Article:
‘After making a futile attempt to pull off his shoes, he fell into the fireplace.‘ is a quotation from Martin Chuzzlewit (Chapter 9).
Martin Chuzzlewit is the sixth novel by Charles Dickens originally published between 1843 and 1844.
Seth Pecksniff has a lucky escape after a little too much drink whilst recalling his dead wife with self-pity in front of friends and family.
Taken from the following passage in Chapter 9 of the novel Martin Chuzzlewit:
‘Bless my life, Miss Pecksniffs!’ cried Mrs Todgers, aloud, ‘your dear pa’s took very poorly!’
Mr Pecksniff straightened himself by a surprising effort, as every one turned hastily towards him; and standing on his feet, regarded the assembly with a look of ineffable wisdom. Gradually it gave place to a smile; a feeble, helpless, melancholy smile; bland, almost to sickliness. ‘Do not repine, my friends,’ said Mr Pecksniff, tenderly. ‘Do not weep for me. It is chronic.’ And with these words, after making a futile attempt to pull off his shoes, he fell into the fireplace.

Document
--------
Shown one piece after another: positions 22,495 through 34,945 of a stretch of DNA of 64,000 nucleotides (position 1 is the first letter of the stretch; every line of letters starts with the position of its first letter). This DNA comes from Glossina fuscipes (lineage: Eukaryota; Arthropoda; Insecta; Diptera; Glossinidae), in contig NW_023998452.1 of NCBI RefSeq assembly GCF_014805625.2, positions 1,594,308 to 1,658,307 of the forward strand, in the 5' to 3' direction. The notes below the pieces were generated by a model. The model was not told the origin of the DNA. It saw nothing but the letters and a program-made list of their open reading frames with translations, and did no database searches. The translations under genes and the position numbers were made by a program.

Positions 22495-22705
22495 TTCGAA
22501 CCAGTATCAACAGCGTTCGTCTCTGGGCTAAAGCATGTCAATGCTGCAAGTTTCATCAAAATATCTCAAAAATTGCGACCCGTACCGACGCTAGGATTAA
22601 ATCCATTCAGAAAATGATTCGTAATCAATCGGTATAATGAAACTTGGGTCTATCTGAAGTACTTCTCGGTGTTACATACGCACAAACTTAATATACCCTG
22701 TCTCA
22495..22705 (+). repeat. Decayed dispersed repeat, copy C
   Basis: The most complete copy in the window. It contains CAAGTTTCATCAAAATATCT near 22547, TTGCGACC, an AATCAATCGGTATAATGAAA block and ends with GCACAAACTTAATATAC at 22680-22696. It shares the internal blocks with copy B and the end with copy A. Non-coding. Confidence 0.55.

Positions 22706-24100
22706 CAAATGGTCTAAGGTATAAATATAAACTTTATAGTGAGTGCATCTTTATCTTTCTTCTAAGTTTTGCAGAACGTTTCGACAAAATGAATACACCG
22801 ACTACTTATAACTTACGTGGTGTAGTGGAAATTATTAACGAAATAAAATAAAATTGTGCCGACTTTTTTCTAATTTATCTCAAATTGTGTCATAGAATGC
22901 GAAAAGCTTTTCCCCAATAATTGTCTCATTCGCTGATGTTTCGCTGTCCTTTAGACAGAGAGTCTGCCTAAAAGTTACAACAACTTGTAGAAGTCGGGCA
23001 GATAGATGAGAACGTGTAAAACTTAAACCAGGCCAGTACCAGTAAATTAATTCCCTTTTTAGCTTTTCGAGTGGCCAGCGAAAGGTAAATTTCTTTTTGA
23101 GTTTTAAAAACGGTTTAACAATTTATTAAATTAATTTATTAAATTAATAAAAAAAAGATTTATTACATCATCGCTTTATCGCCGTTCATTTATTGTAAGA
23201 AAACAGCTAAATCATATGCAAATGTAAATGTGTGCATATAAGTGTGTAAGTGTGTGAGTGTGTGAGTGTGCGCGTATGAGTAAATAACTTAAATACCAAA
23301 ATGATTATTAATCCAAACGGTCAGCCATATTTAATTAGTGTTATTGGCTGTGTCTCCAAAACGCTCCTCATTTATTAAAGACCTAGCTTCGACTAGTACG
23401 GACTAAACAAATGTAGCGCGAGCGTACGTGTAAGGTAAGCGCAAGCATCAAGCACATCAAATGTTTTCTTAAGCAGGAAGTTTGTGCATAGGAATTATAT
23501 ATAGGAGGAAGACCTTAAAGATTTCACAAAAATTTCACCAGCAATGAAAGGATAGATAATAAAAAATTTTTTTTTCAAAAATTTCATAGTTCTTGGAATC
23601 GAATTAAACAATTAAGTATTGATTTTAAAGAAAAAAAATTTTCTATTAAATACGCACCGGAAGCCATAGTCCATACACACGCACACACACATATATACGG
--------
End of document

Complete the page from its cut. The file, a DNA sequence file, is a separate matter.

The youngest gentleman in company had him out in a second. Yes, before a hair upon his head was singed, he had him on the hearth-rug—her father!
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